After sequencing, the open-source Mothur software v1.33.3 (Schloss et al., 2009) was used for sequence analysis following the 454 Standard Operating Procedure1. Briefly, the PyroNoise algorithm was implemented to remove sequences arising from pyrosequencing errors (Quince et al., 2009). Tags and primers were then removed from the obtained reads and similar sequences were grouped and aligned against the SILVA SEED v102 bacterial database. Screening noise was further reduced using the pre-cluster method (Huse et al., 2010) and chimeras were identified and removed using chimera.uchime. Sequences were subsequently classified against the ribosomal database project (RDP) database to remove those not classified as bacteria. A distance matrix was generated from the remaining high-quality reads, and clustered and representative sequences were assigned to operational taxonomic units (OTUs) using the furthest-neighbor clustering algorithm based on 97% similarity (Schloss and Westcott, 2011). In the recent years, the 454 pyrosequencing has been widely replaced by other next generation sequencers such as the Illumina MiSeq, that could produce greater sequencing depths per sample. That said, the results from 454 pyrosequencing are still valid to date and previous studies have shown that the 454 pyrosequencing and MiSeq platforms produced comparable results (Tremblay et al., 2015; Allali et al., 2017; Castelino et al., 2017) that leads to similar biological conclusions. All downstream analyses in this study were performed using abundant taxa only to reduce sequencing bias. Additionally, to reduce bias caused by differences in sequencing depth between samples, random subsampling of 2268 sequences was carried out—2268 represents the lowest number of reads obtained across all samples.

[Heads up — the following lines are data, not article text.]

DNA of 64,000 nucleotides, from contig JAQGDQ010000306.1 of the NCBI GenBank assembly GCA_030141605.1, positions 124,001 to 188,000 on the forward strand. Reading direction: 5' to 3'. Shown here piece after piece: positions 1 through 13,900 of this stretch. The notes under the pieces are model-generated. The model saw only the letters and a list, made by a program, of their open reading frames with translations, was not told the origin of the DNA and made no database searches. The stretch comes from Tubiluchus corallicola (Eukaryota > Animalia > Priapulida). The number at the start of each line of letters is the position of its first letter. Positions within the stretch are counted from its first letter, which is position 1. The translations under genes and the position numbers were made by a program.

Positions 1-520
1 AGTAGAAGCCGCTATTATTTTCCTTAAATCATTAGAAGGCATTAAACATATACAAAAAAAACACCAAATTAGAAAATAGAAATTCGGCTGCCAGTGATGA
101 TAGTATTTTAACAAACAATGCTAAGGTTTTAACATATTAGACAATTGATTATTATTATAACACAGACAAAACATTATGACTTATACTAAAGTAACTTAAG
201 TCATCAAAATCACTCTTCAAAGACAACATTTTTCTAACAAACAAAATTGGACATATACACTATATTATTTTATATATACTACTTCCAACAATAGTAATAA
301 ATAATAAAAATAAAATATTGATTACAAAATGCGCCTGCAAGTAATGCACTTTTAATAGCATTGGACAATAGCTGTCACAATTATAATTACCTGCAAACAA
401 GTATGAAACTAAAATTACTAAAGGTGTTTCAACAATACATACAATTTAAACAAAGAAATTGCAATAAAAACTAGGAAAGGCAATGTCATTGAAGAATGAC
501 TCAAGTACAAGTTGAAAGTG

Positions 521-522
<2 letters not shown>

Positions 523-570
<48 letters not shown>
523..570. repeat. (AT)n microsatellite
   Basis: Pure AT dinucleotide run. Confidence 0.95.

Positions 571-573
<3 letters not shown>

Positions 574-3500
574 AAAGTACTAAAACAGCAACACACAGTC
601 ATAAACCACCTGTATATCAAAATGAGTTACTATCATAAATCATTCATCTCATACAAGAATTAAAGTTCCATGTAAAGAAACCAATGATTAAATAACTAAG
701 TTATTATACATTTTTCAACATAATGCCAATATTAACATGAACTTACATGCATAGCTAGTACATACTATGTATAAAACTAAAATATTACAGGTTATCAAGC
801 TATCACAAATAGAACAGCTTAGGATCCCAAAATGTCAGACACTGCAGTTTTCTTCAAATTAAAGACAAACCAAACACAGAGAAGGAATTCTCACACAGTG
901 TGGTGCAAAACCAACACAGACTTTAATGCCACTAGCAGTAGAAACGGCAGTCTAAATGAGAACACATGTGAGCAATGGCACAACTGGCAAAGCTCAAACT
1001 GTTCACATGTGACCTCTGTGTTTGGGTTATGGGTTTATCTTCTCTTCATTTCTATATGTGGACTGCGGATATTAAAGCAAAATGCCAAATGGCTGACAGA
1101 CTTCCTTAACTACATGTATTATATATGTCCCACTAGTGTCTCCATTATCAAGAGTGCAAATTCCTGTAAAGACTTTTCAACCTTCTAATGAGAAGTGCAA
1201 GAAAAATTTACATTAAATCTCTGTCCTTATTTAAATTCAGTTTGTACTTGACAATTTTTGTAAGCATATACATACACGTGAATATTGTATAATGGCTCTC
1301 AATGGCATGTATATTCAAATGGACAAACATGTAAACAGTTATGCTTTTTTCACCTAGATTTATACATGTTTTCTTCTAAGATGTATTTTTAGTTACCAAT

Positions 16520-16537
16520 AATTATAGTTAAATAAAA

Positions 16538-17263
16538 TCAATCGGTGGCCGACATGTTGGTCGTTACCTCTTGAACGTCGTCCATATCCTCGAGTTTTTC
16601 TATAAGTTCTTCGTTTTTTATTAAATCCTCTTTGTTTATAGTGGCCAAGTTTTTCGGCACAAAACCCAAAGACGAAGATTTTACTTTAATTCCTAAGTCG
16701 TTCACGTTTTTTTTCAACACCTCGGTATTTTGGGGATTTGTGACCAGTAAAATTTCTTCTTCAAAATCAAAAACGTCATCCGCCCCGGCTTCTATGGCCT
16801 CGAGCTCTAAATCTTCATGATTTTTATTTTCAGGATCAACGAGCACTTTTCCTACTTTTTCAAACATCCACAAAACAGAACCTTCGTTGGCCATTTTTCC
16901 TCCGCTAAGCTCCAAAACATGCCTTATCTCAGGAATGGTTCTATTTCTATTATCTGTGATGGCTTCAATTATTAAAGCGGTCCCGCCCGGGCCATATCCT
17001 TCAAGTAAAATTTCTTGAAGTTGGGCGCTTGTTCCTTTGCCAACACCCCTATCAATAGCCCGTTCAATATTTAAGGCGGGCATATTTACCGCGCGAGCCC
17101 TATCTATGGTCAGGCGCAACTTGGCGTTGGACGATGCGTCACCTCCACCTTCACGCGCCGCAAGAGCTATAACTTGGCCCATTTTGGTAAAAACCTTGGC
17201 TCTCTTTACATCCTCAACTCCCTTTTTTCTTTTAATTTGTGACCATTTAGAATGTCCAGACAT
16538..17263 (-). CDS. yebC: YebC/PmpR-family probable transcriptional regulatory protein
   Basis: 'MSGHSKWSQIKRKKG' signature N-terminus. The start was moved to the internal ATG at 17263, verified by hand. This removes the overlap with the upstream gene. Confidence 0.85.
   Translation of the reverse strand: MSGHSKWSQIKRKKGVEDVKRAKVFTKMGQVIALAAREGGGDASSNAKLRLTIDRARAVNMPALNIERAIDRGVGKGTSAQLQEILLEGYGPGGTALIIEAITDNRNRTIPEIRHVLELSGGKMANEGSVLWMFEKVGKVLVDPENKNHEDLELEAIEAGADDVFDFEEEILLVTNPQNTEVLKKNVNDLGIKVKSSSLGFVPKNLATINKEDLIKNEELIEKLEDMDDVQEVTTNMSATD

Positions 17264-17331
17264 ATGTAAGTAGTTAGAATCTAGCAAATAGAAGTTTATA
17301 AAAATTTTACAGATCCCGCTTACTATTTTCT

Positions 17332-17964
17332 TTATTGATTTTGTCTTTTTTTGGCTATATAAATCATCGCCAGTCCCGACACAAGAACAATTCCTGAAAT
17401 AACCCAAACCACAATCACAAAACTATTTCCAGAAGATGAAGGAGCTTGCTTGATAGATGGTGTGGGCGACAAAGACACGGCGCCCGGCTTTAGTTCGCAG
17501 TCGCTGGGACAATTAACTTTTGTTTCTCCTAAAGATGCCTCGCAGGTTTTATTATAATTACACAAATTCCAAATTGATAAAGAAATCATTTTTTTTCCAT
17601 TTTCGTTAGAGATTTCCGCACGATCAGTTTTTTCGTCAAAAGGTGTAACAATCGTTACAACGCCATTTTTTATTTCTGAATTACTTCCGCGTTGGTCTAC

Principal coordinate analysis (PCoA) was carried out using the Fast UniFrac program test, based on weighted and normalized UniFrac distances (Hamady et al., 2010). An analysis of molecular variance (AMOVA) test based on 1,000 permutations was subsequently carried out to test for population differentiation using the distance file created from weighted UniFrac. Wilcoxon signed rank tests, with a significance value of p < 0.05, were used to test significant differences between enrichments in the SML and UW, and between SML samplers, using the wilcox.test() function from the “dplyr” package in R software (Version 3.5.0).